One of the nine most recent deaths was in Ottawa County, which has now seen a total of 55 fatalities. It has had 1,848 confirmed cases since the start of the outbreak.

Kent County added 32 additional cases for a total of 7,182. The number of deaths remained unchanged at 55.

In Wayne County, where the virus has hit hardest, there was one more death for a total of 2,712 and 123 additional cases confirmed for a total of 27,912 since the outbreak’s beginning. Oakland County has had 13,318 confirmed cases (110 more than the previous day) and 1,101 deaths (no change). Macomb County has had 11,203 cases (133 more) and 918 deaths (no change).

Statewide, hospitalizations remain low, as do the number of deaths each day.

On Tuesday, labs in Michigan tested 32,933 samples for coronavirus and 978 came back positive. The number of positive tests does not equal the number of new cases because people may be tested more than once, though the state says its system allowed a person to be counted as only one case regardless of the number of tests.

The percentage of positive tests for the day was 2.97%. State health officials would like to see the rate consistently below 3%.

“When you’re testing enough and only a small percent of those tests are coming back positive, again, under 3%, that’s a really good sign that the spread of the disease is under control,” Dr. Khaldun, the chief medical executive, said during Wednesday’s briefing.

The state is now routinely running more than 28,000 coronavirus tests daily. That works out to more than 2% of Michigan’s population weekly, which was the state’s goal.

Khaldun said health departments are still tracking outbreaks liked to nursing homes, social gatherings, offices, agriculture and food processing businesses, and manufacturing.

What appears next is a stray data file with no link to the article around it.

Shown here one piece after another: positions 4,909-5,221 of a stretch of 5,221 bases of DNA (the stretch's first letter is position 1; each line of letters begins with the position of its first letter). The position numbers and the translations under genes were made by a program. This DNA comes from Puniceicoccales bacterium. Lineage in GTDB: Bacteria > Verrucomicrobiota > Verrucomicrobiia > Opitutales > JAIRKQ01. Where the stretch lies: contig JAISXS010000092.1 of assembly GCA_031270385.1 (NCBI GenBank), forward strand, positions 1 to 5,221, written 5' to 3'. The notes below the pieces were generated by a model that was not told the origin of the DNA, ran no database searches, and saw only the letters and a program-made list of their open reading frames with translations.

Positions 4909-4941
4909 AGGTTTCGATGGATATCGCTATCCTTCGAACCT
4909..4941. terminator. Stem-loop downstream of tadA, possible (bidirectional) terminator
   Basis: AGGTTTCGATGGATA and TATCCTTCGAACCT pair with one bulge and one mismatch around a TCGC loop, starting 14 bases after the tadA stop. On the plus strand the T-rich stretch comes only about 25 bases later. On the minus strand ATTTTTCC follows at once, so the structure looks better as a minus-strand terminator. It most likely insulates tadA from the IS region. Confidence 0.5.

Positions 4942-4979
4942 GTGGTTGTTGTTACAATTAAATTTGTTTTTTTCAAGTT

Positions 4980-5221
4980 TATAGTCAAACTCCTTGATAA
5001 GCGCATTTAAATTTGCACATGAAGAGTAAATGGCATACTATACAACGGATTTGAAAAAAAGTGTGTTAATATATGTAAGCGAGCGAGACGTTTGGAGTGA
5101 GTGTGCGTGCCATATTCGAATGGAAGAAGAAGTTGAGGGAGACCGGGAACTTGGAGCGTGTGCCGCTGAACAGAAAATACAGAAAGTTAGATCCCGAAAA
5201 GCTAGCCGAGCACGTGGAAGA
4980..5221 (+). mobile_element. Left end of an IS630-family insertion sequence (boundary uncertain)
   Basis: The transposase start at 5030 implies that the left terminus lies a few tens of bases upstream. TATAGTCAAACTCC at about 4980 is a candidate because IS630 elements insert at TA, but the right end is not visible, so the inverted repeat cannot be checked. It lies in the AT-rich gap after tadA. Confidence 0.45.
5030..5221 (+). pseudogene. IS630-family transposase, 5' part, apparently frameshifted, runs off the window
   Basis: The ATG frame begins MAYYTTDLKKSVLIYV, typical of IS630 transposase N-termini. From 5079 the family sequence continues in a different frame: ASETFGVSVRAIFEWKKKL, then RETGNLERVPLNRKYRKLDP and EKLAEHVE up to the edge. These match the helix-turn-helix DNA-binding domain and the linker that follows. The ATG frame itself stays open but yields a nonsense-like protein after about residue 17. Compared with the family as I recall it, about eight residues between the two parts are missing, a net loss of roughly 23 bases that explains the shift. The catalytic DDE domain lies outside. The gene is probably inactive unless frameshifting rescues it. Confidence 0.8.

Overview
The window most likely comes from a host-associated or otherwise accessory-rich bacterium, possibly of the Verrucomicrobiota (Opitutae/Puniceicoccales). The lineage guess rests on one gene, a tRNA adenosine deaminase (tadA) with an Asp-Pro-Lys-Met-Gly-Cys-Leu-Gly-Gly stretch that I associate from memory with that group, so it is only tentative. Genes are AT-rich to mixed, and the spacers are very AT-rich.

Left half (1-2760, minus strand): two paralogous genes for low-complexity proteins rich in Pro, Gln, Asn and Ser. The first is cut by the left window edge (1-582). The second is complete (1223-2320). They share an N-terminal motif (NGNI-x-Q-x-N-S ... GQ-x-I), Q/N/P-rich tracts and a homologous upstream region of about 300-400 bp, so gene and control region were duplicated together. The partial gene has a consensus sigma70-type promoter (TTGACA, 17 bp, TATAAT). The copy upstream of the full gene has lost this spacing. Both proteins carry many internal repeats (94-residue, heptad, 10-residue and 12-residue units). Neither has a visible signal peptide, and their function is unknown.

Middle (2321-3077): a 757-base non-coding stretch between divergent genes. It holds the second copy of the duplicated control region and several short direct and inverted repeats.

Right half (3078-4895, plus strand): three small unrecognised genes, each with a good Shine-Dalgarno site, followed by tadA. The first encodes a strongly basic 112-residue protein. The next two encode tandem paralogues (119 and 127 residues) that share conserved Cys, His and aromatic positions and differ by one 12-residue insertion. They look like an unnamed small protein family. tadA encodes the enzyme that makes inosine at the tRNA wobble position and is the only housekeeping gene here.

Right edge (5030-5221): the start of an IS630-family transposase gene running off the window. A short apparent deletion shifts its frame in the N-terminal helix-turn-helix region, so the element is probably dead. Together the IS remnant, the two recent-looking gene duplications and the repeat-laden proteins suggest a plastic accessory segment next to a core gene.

“Please, everyone, do not think that you are somehow going to outsmart this virus. If you try to sneak and you have large gatherings and you’re not wearing your masks and you’re not maintaining physical distance, there’s a good chance that you’re going to come into contact with someone who has the disease. And there’s a chance that you can get the disease, and you can get it and you can pass it on to others,” Khaldun said. “And if you’re lucky, you get to keep your life and you don’t die. But even if you live, there are many people who have long-term health consequences — problems with their brain or their heart or their lungs. And there are still some consequences that we’re still trying to understand. This is not something that everyone is just bouncing back from quickly.”

She urged everyone to “be vigilant” and keep following health safety protocols and to help contact tracers working to identify and contain outbreaks.

The state also wants people with symptoms or who have been exposed to someone with the virus to get tested. With help from the Michigan National Guard, Ottawa County is facilitating a few free testing events in the coming days:

3 p.m. to 7 p.m. Wednesday
Holland Middle School, 373 E. 24th St., Holland, MI 49423

8 a.m. to noon Saturday
Grand Haven Community Center
Columbus Avenue and N. 5th Street. Parking Lot, Grand Haven, MI 49417 (Registration)
422 Fulton Ave., Grand Haven, MI 49417 (Testing)

4 p.m. to 8 pm. Aug. 24
Fellowship Reformed Church
6610 36th Ave., Hudsonville, MI 49426

3 p.m. to 7 p.m. Aug. 26
Holland Longfellow School
32 E. 24th St., Holland, MI 49423

8 a.m. to noon Aug. 29
Holland Middle School
373 E. 24th St., Holland, MI 49423

  

CORONAVIRUS RESOURCES

Copyright 2020 Nexstar Broadcasting, Inc. All rights reserved. This material may not be published, broadcast, rewritten, or redistributed.

Know something newsworthy? Report It!